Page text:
Every year, a gardener marks the progress of his/her garden by those subjective benchmarks most important to them – and for me, my garden has just passed its first significant benchmark – our first baby beets!
You will seldom see real baby beets in the produce section of Safeway – I mean the kind with tiny bulbs on the bottom, and the greens still attached – I think the closest I’ve seen them come is maybe mid-season beets with some scraggly greens attached. But it’s a rarity. You may see them more, if you have a functioning local Farmer’s Market – I’ve seen them up in Portland’s Saturday market in June, and it’s significant that ours are only now beginning to bulb – we are having just a super-late season this year.
No, for most of us, if we want baby beets – or baby anything, except maybe lettuce – we’re just going to have to grow them. And if you have not yet experienced the taste of a baby beet, there’s probably nothing I could say that’d suffice to fill that gap. So just let me say that I treat baby beets like a completely different vegetable than tennis ball sized beets – Mind you, I love them both, but there is no comparing them. Baby beets fill your mouth with an overflow of rich, sweet, and delicate flavor – and the tender greens are different enough to make them a complete ‘nother veggie, and superb in their own right.
A mature beet tends to lose it’s baby sweetness and pick up some earthy overtones that add to its character – I love them roasted, chilled, and used in salads, or sauteed with just a touch of garlic and butter. Secret to roasting beets is to avoid cutting into the flesh of the beet before cooking – leave an inch or so of leaf stalks sticking out, and don’t cut the root off either – that way you get no “bleeding” and a perfect roast (or boil). And I find it amazing that most ginormous beets can still be cooked perfectly tender, with enough time in the pot, and just as long as they haven’t been in the ground for 6 months plus.
And I guess that our lousy summer weather is really just about perfect for the beet – they are apparently loving it, ’cause they look quite nice. I think we all tend to complain a lot about things that others would love to have as we do. So, I’ll remind myself of that as I enjoy our baby beets.
Another vegetable that our weather is good for is garlic. It’s an over-winterer – it gets planted in September, and just about breaks the surface of the ground before the sun disappears and our really nasty weather begins in earnest. Then it just sits there and waits – and it waits, and waits, and waits – it’s waiting for the soil to begin to warm just a little – cause when that happens, it means the sun is spending more and more time out each day. And one day I look at the garlic and am amazed to see that it has strung to life and reached up to gather in as much of that returning sun as it can. In less than 2 or 3 weeks, the garlic grows from a 6 inch stub to a sturdy 2 foot high lance, to take it’s place among spring’s earliest arrivals.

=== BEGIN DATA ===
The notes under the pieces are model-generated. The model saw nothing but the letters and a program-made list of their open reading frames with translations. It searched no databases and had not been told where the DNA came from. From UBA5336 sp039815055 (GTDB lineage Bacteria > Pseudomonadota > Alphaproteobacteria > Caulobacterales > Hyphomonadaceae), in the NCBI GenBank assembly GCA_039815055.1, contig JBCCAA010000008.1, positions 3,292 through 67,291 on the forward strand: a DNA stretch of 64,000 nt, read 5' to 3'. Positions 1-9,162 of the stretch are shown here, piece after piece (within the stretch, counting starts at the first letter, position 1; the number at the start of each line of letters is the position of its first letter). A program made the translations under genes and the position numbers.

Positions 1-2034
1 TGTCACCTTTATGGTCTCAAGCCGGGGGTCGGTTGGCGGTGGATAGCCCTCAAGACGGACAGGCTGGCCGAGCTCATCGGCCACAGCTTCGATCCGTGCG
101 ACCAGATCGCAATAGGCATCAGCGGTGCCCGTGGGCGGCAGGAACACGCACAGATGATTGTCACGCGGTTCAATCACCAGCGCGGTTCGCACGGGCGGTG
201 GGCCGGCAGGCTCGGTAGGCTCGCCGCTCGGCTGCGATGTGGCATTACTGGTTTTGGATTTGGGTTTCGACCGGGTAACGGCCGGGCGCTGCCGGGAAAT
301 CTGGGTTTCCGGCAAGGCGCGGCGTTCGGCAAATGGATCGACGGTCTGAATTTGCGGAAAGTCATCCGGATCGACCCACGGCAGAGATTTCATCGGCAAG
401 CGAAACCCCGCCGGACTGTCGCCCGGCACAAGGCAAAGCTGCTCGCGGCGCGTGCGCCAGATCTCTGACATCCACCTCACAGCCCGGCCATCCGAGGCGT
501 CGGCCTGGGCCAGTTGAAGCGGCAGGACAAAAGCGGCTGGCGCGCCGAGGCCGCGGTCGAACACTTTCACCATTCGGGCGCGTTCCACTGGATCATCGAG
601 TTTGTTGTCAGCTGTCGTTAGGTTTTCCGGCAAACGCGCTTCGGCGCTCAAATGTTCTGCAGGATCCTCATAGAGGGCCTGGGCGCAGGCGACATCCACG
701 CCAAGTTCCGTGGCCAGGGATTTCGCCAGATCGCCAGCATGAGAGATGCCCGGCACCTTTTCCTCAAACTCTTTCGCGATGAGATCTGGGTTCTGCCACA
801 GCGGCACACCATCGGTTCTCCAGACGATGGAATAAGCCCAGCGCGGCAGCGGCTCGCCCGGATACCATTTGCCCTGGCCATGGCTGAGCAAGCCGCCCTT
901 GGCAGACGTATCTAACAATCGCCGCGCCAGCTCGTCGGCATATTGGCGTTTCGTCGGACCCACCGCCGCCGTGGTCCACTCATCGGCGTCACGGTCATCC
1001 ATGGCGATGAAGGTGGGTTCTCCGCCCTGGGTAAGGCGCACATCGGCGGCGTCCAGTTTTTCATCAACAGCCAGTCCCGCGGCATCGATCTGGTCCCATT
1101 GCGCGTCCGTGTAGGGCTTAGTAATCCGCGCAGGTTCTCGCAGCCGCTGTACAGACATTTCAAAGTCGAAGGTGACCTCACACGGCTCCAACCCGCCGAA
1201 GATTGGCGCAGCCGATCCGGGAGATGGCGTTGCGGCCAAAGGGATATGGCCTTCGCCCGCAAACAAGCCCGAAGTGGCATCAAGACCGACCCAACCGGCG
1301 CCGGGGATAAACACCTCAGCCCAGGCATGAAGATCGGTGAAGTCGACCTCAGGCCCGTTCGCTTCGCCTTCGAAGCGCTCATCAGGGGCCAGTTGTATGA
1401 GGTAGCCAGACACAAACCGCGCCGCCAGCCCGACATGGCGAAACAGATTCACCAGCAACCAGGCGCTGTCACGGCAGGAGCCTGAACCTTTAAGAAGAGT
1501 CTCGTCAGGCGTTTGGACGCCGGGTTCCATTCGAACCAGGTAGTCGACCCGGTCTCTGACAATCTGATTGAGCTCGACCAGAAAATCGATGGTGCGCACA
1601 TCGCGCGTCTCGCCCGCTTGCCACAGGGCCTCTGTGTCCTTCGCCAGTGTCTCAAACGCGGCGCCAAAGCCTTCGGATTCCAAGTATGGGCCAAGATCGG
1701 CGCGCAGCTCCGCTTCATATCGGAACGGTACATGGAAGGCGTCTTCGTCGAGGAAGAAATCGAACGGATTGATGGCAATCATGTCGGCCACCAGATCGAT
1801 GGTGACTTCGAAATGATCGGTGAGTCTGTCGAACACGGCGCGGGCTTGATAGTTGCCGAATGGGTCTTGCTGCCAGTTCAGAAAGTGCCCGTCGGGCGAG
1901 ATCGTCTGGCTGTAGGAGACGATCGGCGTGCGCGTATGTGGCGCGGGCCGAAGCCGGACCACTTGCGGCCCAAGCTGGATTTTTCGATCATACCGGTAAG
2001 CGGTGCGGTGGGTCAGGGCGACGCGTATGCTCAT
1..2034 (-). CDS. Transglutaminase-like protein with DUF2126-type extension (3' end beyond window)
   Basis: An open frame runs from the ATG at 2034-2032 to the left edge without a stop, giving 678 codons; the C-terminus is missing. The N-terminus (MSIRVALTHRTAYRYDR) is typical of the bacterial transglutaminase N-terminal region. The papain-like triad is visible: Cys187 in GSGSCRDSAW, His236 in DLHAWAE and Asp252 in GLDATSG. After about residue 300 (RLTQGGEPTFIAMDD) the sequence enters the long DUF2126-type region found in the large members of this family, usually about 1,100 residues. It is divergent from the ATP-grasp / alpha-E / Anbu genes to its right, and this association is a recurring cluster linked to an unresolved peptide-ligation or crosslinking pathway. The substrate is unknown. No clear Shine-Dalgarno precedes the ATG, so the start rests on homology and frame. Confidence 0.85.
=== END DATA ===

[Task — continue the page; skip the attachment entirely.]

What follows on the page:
For the next two months, the garlic does its primary growth – then one day, a spike appears from the heart of its top – at first it just looks like another leaf, but in a few quick days, it’s apparent that this shoot is different. In a week, the shoot has sprung to about 15 inches, and begins to have a cute curl, which sometimes even continues until it has curled into a double twist – Very Cute! And if you look closely at it, you can see the beginning of a bulb at the end of the shoot. This is what’s known as a garlic scape, and although it is much ignored, if captured when young, a garlic scape can be one of spring’s most luscious contributions. It makes a very special addition to a salad – or almost any vegetable dish. But its season of perfection is very short, and if you wait too long, the scape can remind you more of a garlicky tree branch than a flavorful morsel.
Come mid July, depending on whatever type you chose to grow, the garlic begins to bend its head – that’s the sign that harvest time is nearing. It’s best to be sure not to water them anymore, for fear that they do not dry properly – proper drying will extend their storage life – a very good thing. Mine, whether it was because of the type, or the lousy weather, or whatever, did not begin to suggest they were done growing until early August – and I have just now completed pulling them from the ground. Their old home will become part of this coming winter’s garden for something new – maybe Brussels sprouts, or kale, or a new Asian green.
You’re looking at half of our garlic harvest! – At this point every year, I realize the reality of a huge garlic harvest, and two questions capture my thoughts: 1- What are we going to use all these for? 2- How are we going to use them all up by the new year (by that time, the remainder will be soft and tasteless)? There is no good way to preserve garlic – this is especially true once you’ve experienced the hard, juicy crunch, and the biting kick of really fresh garlic – nothing from a jar or the freezer will suffice at that point.
I’m open for ideas folks – what would you do with all this garlic?
Photo credits: garlic scapes – goinglocal-info-com